In a top-down model, “atomic” data is stored at the lowest level of granularity. Data elements are assigned specific categories and dimensions that will be represented in a schema, hence this approach requires a very detailed specification of how the data will be used. Although this model is comprehensive, it is very inflexible if new data that needs to enter the system does not fit into the predefined categories and dimensions.

A bottom-up model suggests creating smaller data marts to address specific business or clinical needs. These data marts pull information from a data superset into individual applications tailored to the needs of specific departments or areas of research. This is a cost-effective method to start a data warehousing project but the drawback is that large-scale analysis or reporting across these data marts is extremely difficult.

To avoid the pitfalls of the above-mentioned models, data scientists advocate a late-binding approach to designing data warehouse architecture in healthcare. In the late-binding process, atomic data is taken from source systems into source marts and later data marts with minimum remodeling. Instead of binding data to any volatile business rules at an early stage, you can bind data for a specific use case in a particular data mart, which gives you maximum flexibility.

Ensuring security and privacy

Of all personal data, health data is considered most sensitive. In addition to routine clinical information like medical history and lab results, health information systems contain names, addresses, health insurance card numbers, and other confidential information.  Any security flaw in a healthcare data warehouse could lead to unauthorized access and threaten patient privacy.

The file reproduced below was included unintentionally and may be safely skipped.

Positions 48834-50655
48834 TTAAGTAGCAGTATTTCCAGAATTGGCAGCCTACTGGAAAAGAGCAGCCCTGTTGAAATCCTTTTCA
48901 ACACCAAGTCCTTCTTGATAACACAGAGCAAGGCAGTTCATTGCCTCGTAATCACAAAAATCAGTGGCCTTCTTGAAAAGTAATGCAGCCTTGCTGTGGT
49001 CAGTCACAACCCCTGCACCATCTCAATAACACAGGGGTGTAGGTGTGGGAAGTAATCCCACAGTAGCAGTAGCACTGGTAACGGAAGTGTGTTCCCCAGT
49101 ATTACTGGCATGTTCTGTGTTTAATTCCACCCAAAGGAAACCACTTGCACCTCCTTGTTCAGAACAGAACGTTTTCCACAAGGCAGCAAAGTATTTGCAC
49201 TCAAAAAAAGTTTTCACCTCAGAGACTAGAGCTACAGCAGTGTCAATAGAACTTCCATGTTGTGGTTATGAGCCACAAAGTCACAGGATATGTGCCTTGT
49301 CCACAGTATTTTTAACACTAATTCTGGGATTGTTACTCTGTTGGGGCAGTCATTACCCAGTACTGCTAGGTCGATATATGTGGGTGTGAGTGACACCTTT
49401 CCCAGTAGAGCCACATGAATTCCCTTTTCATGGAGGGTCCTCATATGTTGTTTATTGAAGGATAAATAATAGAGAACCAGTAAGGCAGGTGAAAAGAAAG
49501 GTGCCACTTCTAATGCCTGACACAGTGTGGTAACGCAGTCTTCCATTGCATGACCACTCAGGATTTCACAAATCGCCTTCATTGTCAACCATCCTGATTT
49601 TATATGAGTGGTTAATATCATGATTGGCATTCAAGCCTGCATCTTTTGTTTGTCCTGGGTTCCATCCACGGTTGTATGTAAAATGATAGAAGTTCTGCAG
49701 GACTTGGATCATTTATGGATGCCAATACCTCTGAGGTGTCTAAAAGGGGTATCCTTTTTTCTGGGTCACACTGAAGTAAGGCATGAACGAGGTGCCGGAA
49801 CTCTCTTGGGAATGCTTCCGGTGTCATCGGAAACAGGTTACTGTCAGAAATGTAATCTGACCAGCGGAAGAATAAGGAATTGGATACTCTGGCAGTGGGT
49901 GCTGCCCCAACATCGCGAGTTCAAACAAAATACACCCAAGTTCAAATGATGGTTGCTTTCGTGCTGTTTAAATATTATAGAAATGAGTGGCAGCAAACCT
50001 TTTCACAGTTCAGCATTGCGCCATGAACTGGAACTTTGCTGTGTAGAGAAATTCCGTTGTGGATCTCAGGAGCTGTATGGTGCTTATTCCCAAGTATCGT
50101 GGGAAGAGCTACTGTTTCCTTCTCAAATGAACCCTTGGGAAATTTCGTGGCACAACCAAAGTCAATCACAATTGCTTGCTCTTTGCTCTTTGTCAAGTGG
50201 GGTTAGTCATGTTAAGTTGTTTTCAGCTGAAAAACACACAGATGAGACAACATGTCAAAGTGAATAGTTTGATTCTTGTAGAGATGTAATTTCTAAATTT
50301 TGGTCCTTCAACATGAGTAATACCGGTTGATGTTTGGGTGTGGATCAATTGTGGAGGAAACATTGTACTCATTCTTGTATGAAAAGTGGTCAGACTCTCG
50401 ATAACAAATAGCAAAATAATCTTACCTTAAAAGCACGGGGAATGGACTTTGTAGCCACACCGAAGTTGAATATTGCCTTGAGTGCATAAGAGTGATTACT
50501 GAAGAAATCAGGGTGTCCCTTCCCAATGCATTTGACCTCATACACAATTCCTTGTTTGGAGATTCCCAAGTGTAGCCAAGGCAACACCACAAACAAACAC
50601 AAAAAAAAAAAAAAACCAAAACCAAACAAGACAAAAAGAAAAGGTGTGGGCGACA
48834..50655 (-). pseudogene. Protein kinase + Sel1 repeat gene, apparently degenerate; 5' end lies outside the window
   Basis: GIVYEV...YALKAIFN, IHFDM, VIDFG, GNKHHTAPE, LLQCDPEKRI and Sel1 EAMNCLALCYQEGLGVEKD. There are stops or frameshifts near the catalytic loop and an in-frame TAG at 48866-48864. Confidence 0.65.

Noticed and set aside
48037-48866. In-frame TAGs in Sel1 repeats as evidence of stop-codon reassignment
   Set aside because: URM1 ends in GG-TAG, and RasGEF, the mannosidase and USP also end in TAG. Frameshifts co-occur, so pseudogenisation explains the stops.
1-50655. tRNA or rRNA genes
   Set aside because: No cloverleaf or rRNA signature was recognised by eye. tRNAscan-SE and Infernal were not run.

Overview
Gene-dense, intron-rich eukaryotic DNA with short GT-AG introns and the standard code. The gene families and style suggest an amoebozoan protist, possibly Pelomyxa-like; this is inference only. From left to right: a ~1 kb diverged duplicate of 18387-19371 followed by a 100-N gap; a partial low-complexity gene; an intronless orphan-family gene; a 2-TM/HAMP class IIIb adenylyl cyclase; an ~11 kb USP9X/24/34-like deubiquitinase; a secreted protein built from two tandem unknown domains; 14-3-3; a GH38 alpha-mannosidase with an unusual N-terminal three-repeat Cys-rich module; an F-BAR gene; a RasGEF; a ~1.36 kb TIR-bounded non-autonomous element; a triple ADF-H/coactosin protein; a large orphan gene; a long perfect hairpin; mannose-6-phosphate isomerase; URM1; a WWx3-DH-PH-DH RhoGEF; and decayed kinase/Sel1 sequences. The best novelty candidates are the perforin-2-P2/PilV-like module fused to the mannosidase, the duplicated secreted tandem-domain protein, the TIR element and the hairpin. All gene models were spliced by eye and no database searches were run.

To keep protected health information (PHI) secure and private, data warehouse development requires a security-first approach based on security best practices and policies like data encryption and data pseudonymization for patient de-identification. Other security measures include multi-factor authorization and granular access control with custom roles and permissions.  

In addition, any data storage that handles health records must comply with the Health Insurance Portability and Accountability Act (HIPAA). Hence, when building a cloud-based healthcare data warehouse, it’s important to choose a HIPAA-compliant cloud storage service provider. 

Optimizing performance

Since a healthcare data warehouse underpin clinical decision-making, glitch-free performance is imperative. This is however no easy task to achieve since a data warehouse processes diverse sets of data and answers ad hoc queries from multiple users.

To ensure fast retrieval of data and reduce response time, best practices include leveraging materialized view support, bitmap indexing, result caching, and optimized queries, among other things. Equally important for reliable performance is to ensure automated and cost-effective scaling of compute resources to meet the changing analytics needs.

The bottom line

In a dynamically evolving healthcare landscape, the need for an integral approach to managing the growing volume of health data is high. And data warehousing is becoming vital to providing high-quality care and decreasing operational costs.

A lot goes into building a reliable and highly performant clinical data warehouse that meets the needs of the modern healthcare industry. An effective data warehouse design is rooted, among other things, in seamless aggregation of various data sources, the right data modeling approach, optimized query performance, and reliable security and privacy controls.